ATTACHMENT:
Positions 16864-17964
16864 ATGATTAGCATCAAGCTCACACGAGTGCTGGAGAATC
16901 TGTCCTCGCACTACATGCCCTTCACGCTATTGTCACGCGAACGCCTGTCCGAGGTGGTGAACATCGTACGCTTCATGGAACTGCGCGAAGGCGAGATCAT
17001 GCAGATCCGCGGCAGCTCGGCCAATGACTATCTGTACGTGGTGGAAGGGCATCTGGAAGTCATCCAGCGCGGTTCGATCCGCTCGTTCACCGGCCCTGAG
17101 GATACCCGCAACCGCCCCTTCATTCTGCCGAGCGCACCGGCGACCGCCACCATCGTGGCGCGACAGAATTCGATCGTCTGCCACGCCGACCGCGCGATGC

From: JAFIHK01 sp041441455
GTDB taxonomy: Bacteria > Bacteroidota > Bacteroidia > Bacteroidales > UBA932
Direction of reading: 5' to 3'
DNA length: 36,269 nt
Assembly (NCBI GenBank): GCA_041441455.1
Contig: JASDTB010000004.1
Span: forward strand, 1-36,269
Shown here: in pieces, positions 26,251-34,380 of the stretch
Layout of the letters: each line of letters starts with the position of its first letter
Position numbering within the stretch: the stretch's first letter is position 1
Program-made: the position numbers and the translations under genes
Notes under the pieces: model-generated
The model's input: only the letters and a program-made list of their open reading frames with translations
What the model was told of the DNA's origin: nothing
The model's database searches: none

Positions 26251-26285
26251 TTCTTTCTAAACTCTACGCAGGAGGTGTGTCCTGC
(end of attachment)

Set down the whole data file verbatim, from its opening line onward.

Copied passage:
Positions 16864-17964
16864 ATGATTAGCATCAAGCTCACACGAGTGCTGGAGAATC
16901 TGTCCTCGCACTACATGCCCTTCACGCTATTGTCACGCGAACGCCTGTCCGAGGTGGTGAACATCGTACGCTTCATGGAACTGCGCGAAGGCGAGATCAT
17001 GCAGATCCGCGGCAGCTCGGCCAATGACTATCTGTACGTGGTGGAAGGGCATCTGGAAGTCATCCAGCGCGGTTCGATCCGCTCGTTCACCGGCCCTGAG
17101 GATACCCGCAACCGCCCCTTCATTCTGCCGAGCGCACCGGCGACCGCCACCATCGTGGCGCGACAGAATTCGATCGTCTGCCACGCCGACCGCGCGATGC

From: JAFIHK01 sp041441455
GTDB taxonomy: Bacteria > Bacteroidota > Bacteroidia > Bacteroidales > UBA932
Direction of reading: 5' to 3'
DNA length: 36,269 nt
Assembly (NCBI GenBank): GCA_041441455.1
Contig: JASDTB010000004.1
Span: forward strand, 1-36,269
Shown here: in pieces, positions 26,251-34,380 of the stretch
Layout of the letters: each line of letters starts with the position of its first letter
Position numbering within the stretch: the stretch's first letter is position 1
Program-made: the position numbers and the translations under genes
Notes under the pieces: model-generated
The model's input: only the letters and a program-made list of their open reading frames with translations
What the model was told of the DNA's origin: nothing
The model's database searches: none

Positions 26251-26285
26251 TTCTTTCTAAACTCTACGCAGGAGGTGTGTCCTGC